JOINT BASE LEWIS-MCCHORD, Washington – A new child care partnership between Joint Base Lewis-McChord and the non-profit organization Child Care Aware of America should help provide additional options for out-of-base child care facilities for service members and the 800 children on the waiting list for basic care .
“The reality of the situation is that we depend on our service members to be ready, and without access to child care we have a less ready army,” said David Fullmer, JBLM chief of staff.
Even though JBLM has Child Development Centers and home-based family child care facilities on the base, there is still a shortage of child care providers on the base to meet the demands. That’s why JBLM has aligned itself with Child Care Aware of America to join its new expansion program in Washington called the “Military Child Care in Your Neighborhood Plus Program.” Washington, which joined this year, is one of four states using the program – Virginia and Maryland joined in 2019; Nevada in 2021. The MCCYN Plus programs allow more Washington day care providers to be rated outside the base as high-quality child care to receive subsidies for families affiliated with the Department of Defense.
This partnership provides for out-of-base childcare facilities to charge military families a similarly reduced fee as base rates while being reimbursed by the Department of Defense to cover the difference. It will also provide an incentive to increase the number of out-of-base care facilities to help with start-up costs if they care about military families.
JBLM was part of a Zoom conference call on June 24 with the Pierce County Child Care Voice Team to discuss the “Military Child Care in Your Neighborhood Plus Program.”
“Most of our military families have to seek child care from the ground up,” said Maria Tobin, South Sound Military and Communities Partnership Program Coordinator. “It can be very expensive. This program will not only help them (the service members), but also our suppliers. ”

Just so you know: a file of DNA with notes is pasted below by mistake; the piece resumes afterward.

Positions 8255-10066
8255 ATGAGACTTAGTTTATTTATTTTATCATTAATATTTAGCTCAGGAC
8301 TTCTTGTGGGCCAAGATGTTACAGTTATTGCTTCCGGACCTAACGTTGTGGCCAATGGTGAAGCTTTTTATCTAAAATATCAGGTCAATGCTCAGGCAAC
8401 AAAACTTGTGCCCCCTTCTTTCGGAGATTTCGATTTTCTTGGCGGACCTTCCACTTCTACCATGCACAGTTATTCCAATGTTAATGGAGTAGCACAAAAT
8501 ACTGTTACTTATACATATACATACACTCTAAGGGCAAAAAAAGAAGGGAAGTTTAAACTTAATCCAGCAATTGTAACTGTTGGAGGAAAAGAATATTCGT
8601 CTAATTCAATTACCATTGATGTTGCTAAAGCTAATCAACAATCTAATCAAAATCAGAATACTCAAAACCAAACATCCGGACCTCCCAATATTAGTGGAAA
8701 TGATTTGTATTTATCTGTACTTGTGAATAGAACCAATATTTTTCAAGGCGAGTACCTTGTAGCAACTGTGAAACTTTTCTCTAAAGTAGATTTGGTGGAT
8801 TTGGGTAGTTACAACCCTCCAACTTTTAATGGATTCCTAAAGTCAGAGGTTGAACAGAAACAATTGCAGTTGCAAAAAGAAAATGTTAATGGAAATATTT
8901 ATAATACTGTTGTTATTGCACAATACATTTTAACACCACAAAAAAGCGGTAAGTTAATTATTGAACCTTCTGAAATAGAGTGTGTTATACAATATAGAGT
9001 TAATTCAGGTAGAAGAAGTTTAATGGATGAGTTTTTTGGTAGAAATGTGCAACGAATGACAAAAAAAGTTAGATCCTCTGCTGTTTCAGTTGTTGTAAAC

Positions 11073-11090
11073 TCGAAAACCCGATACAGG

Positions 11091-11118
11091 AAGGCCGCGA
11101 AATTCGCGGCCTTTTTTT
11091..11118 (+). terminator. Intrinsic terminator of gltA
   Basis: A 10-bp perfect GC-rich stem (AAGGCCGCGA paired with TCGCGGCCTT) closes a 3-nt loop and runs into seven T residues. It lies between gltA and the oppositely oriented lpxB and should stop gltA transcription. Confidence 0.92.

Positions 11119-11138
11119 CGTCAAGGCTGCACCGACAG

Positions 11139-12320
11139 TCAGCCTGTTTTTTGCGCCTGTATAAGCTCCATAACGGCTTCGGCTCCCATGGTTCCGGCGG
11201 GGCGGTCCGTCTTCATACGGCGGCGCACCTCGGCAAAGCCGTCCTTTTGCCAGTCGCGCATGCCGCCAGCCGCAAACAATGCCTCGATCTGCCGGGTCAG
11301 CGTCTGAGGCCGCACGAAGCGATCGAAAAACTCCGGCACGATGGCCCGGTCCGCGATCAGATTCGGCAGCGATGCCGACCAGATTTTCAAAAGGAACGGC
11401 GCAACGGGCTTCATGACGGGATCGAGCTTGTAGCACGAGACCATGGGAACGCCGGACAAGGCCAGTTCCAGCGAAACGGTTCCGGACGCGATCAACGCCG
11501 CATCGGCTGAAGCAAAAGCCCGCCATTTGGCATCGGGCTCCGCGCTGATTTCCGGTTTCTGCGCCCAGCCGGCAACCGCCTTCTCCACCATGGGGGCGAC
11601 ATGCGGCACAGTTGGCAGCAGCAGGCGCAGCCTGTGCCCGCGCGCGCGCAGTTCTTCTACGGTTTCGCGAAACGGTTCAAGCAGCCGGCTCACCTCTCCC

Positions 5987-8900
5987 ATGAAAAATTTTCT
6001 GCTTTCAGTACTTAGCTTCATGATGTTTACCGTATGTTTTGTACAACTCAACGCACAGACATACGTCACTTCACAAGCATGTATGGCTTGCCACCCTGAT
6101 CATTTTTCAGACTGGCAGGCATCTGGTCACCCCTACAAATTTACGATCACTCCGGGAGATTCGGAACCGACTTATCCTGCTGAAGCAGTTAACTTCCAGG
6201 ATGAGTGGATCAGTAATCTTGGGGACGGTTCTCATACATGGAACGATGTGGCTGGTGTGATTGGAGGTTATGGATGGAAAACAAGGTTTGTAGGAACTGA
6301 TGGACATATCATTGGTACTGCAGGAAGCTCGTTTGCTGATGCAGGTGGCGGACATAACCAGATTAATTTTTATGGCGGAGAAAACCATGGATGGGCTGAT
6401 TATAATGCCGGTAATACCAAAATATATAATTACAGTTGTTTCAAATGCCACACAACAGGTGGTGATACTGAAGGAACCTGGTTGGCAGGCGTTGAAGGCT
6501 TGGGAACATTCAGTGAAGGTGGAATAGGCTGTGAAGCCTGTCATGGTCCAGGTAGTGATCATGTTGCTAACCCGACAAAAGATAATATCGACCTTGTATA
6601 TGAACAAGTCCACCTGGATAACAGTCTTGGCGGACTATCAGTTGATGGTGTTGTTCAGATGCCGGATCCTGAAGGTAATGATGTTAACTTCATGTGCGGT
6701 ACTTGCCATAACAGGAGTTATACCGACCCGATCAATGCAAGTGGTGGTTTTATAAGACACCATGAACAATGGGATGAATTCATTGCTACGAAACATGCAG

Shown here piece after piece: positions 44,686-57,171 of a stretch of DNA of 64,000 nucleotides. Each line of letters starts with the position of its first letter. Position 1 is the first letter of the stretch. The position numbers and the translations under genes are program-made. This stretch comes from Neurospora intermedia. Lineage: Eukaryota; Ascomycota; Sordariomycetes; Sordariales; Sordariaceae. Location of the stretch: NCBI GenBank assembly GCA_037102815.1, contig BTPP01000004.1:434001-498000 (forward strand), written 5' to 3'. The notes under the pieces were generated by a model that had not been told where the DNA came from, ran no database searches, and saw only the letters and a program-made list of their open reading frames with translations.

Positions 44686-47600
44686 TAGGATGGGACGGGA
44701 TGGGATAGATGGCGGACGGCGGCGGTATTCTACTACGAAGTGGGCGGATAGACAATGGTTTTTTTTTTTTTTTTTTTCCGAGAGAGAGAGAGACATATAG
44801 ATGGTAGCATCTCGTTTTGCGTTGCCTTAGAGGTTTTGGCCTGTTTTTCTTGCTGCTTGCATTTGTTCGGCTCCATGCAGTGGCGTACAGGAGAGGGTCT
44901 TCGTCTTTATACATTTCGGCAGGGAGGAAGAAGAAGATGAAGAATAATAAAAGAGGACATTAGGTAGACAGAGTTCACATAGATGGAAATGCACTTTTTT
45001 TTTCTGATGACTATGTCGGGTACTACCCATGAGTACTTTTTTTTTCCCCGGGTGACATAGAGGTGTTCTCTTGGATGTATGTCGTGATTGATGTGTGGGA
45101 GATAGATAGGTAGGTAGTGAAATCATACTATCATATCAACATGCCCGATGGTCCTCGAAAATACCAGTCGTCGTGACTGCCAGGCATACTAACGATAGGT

Emphasizing some of the extreme challenges JBLM service members face when seeking child care, Fullmer spoke of a dual, active service family with a newborn baby. After maternity leave, both service members had to return to service, but there was no childcare available for them on or off the base. The baby lived with a family member while the service members returned to service.
It is not just active military families that are affected by the childcare crisis in the area. National guards and reservists also feel the pinch.
“We have the largest number of National Guard members here in the area,” said Robbin Seeberger, Washington National Guard, chief child and youth service coordinator. “As our exercises revolve around the weekend and activation is unpredictable, it is very difficult for our members to find adequate care at the last minute in the community.”
For more information on Child Care Aware of America, click here.
Click here for more information on how to become an off-base child care provider with the program.
For more JBLM news, click here.